Furthermore, “most standardized measures are inappropriate because they have been normed for children with normal vision and hearing and they scarcely include children who are deafblind as a norming group” (Chen et al., 2009, p. 328). Most evidence-based cognitive/neuropsychological measures rely on use of vision and hearing and include auditory-verbal and visual-nonverbal tests which pose extreme barriers to gaining accurate information about the cognitive functions of a child who is deafblind. Valid assessment of children with deafblindness requires tools appropriate to this population. No valid and reliable standardized normative cognitive measures exist for this target group, across age or the deafblindness spectrum. The low-incidence nature of deafblindness and the heterogeneity among children with deafblindness makes it difficult to obtain sufficiently large sample sizes to develop valid normative data for cognitive tests.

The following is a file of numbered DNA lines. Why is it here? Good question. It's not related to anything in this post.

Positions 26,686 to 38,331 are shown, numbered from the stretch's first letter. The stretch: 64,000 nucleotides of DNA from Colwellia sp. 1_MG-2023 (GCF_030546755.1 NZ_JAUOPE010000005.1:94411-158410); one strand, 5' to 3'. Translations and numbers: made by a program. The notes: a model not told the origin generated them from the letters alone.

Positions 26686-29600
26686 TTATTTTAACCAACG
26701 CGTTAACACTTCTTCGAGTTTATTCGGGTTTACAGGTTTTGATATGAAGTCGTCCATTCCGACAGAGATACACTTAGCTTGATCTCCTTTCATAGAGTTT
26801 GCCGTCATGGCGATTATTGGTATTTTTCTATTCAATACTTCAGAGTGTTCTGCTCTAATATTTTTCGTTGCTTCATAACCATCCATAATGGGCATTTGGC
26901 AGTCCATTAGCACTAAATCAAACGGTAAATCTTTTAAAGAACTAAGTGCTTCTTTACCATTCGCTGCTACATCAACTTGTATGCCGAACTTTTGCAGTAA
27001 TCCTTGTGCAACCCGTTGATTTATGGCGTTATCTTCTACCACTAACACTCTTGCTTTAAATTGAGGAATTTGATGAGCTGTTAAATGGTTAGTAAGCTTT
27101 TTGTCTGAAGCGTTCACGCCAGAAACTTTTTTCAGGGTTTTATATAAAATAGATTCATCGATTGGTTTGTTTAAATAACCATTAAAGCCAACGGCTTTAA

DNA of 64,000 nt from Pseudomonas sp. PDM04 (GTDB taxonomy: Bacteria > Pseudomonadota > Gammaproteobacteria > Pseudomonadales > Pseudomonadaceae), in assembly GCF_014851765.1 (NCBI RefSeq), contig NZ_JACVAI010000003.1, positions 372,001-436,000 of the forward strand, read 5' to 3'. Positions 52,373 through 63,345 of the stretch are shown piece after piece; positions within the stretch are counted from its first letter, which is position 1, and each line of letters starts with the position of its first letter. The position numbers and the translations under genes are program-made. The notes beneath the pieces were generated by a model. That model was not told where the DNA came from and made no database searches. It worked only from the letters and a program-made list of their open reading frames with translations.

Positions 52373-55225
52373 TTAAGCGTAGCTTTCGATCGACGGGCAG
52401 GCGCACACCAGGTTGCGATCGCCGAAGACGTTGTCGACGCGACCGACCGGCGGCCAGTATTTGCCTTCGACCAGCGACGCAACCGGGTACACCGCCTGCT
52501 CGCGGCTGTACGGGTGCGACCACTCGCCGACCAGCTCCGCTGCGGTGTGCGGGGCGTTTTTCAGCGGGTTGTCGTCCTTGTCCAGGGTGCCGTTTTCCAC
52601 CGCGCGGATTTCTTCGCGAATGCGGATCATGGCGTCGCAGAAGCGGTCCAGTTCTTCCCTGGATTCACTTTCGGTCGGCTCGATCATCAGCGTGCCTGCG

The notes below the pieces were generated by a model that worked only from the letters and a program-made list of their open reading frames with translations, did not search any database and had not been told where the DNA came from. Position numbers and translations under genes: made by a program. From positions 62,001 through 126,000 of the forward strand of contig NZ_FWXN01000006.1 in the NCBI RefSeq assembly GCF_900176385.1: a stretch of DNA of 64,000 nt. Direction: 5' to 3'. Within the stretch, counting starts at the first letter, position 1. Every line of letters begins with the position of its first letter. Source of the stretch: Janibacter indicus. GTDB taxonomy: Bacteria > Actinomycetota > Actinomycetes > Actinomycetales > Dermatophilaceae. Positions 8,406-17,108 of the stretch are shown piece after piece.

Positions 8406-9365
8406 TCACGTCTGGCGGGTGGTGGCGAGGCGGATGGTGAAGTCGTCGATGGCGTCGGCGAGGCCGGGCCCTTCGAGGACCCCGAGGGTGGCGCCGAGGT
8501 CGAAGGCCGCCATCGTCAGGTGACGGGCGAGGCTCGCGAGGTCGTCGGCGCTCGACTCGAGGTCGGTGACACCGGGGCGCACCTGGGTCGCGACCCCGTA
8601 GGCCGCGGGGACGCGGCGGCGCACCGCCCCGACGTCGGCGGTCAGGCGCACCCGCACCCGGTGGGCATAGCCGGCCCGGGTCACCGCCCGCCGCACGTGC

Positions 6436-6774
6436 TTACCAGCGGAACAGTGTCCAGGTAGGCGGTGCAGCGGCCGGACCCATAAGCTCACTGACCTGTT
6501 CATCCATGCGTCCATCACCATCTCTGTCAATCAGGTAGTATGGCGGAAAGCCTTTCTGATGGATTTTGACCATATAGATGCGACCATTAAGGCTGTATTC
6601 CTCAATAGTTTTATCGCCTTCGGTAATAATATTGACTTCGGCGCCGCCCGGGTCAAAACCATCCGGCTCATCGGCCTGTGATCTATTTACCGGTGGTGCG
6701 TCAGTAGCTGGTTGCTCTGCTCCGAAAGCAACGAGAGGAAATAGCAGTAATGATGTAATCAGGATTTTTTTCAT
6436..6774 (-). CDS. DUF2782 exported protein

The assessor should understand that the use of formal cognitive tests to obtain psychometric data in a more standardized manner may not be appropriate, when assessing a child who is deafblind. “Standardized instruments require precise administration procedures that may not allow enough flexibility to accommodate the needs of children who are deafblind” (Bruce et al., 2018, p. 85). However, if standardized normative cognitive tests are used it should consider the communicative challenges, psychosocial issues, and support needs of the individual child. Besides, it has been recommended that “if direct assessment is conducted it should be by or in the presence of at least one adult who knows the child with deafblindness well” (Nelson et al., 2002, p. 103). A standardized cognitive assessment may be helpful to identify the child’s cognitive capabilities and vulnerabilities in relation to their learning, as it may provide a snapshot of how a child with deafblindness is learning at that time in a controlled way. Consequently, “when used wisely and in consideration of each test’s limitations, carefully selected standardized tests may provide valuable information about the deafblind student’s development” (Wolford, 2016, p. 10). Furthermore, a cognitive profile of a child who is deafblind obtained by standardized assessments may aid in understanding the complex issues regarding differential diagnosis and the co-occurrence of neurodevelopmental disorders in deafblindness. Although standardized tools could be applied, expert judgment by professionals who have sufficient knowledge of assessing children with dual sensory/clinical experience with children having neurodevelopmental disorders should be required in a differential diagnostic process (i.e., deafblindness and intellectual disability). It has been described that “clinical experience is needed, as well as cross-disciplinary cooperation and specialized diagnostic methods together with an observation and intervention period in order to be able to assess and differentiate mental and behavioral symptoms from sensory deprivation in people with congenital deafblindness” (Dammeyer, 2011, p. 571).